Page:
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Topic Review (Newest First)
07-03-2004 06:39 PM
chrisflock As to fibeglassing your roof, the easiest way is to simply flip the cab over, and let gravity do the work for you.
07-02-2004 08:20 PM Only comments I have on LanceM's excellent advice is first, only use wax made for parting agent use such as PartAll. Any other wax may or may not work. I have been burned a couple of times trying to cheap out on this step and it ain't worth it!! I have never had a failure using PartAll.

Second, instead of using coloring agent in standard laminating resin, buy a can of gel coat and use it for the first coat as the surface of the final part. It is designed with UV tolerance, is very easy to sand and finish and fills voids well so there aren't as many divots as with straight resin.

Finally, for not stressed layups (stereo speaker boxes, etc.), 3 layers of 1 .5oz mat will yield a 1/8" thick part that is plenty stable and strong. For parts that are stressed you need more strength so start with a layer of mat (very important - if you use a woven cloth directly on gel coat the weave pattern will 'print' through - you will not be able to get rid of it no matter how much you sand). The mat's random thread construction will not print any pattern through the surface coats of resin. Second layer should be 10oz woven fabric which will give great strength and final 2 layers should be more mat. This recipe will work for all but the highest stressed parts that most rodders won't ever need to worry about.
07-02-2004 05:50 PM
LanceM I had a business a few years ago that made me learn how to make plugs and molds for making fiberglass pieces. Expanded foam makes a great plug, you can buy it cheap at Home Depot, the white stuff, blue or pink works better for smooth detail, glue it into a block big enough to carve your plug from using what ever works best for getting it to shape, using sand paper in the final stage to get it real close (slightly undersize in tough areas). The trick then is to use EPOXY resin, it won't melt the foam, and lay on 2-3 layers of 2 oz cloth. let it cure and sand smooth, fill low spots with bondo and give it several coats of laquer primer sanding it to 400 grit, you want a perfectly smooth plug.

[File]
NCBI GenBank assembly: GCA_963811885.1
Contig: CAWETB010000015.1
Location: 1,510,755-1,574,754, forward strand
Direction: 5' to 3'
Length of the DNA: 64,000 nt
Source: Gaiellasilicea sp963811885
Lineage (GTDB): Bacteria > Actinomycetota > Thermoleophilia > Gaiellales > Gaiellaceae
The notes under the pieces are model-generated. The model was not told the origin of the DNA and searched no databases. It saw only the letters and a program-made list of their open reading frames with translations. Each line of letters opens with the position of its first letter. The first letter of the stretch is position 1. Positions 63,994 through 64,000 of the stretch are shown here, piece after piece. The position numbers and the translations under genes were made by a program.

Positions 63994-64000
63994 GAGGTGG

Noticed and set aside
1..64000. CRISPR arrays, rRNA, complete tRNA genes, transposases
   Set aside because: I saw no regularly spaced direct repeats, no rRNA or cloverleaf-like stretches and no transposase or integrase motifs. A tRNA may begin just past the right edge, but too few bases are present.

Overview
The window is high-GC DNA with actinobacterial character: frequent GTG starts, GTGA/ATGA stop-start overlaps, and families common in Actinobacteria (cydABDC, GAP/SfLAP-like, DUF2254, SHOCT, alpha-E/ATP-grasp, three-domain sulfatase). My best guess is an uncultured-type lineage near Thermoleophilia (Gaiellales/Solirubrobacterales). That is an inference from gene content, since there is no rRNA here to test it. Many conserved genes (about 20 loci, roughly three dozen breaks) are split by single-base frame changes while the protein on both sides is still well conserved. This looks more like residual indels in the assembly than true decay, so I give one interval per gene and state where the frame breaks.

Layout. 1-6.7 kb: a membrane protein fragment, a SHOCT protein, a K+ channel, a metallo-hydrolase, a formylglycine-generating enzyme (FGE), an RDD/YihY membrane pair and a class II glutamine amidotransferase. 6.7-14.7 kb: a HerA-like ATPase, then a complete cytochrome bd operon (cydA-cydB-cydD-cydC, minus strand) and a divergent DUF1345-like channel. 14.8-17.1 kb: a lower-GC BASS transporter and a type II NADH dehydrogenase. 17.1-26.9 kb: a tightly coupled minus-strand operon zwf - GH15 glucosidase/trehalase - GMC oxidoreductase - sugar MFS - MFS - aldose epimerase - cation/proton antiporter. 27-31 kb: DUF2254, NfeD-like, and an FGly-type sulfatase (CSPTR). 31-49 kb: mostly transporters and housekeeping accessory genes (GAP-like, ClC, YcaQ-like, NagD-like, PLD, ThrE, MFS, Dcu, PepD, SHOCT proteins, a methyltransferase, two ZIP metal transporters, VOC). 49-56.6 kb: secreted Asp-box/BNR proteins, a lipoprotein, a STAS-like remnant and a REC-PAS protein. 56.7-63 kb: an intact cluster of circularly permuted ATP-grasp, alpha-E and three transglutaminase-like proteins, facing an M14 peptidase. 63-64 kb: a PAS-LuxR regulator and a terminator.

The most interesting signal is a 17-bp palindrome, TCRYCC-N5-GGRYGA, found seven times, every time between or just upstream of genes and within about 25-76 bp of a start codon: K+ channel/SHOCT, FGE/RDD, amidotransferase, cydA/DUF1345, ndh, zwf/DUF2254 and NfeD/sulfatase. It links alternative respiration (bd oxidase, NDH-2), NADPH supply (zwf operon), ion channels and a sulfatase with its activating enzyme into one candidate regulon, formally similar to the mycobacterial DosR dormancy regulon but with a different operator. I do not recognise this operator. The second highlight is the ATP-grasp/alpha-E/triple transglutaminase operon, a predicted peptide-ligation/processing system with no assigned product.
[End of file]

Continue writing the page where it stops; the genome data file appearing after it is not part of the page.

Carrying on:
Now to make the mold for your part. Depending upon the part you may want to make a one or mutilple piece mold so that you can get the part out of the mold when you are done so that you don't destroy the mold or the part trying to get them apart. Fiber Glast has a website that sells videos and books on mold making and they decribe it a lot better than I can as to how to make a multiple piece mold.

Anyway to keep the fiberglass of the mold (or anything else, like the roof of a cab) from sticking use PVA parting film, it is a polyvinyl alcohol solution that forms a layer between the mold and the plug, or the part and the mold. You spray it on with a spray gun in a thin coating and let it dry, glass won't stick to it and it washes off with water.

When the plug is coated with PVA and ready start laying on the glass, the larger the mold the thicker the glass will have to be. You don't want the mold flexing, I use typically 6-8 oz crow weave cloth, at least for the first two layers, then go to mat if I need a thick mold. Before laying the first layer of glass you need to paint the mold with a coat of thickend resin, they make thickeners for this purpose, paint on a coat, it will want to run down vertical surfaces so keep rotating the plug or keep pulling it up with the brush untill it starts to set and it quits sagging. Once it won't tear brushing with a dry brush start laying on the glass all in one session. the painted on coat prevents the glass weave from imprinting in the mold and then on the part.

Ok now that that is all cured you should be able to pull the plug from the mold, If you did everything right

Clean the PVA from the mold and make sure that there are no defects, repair as required, and then wax the crap out of it with something like Johnson's floor wax, 6-8 coats, more the better.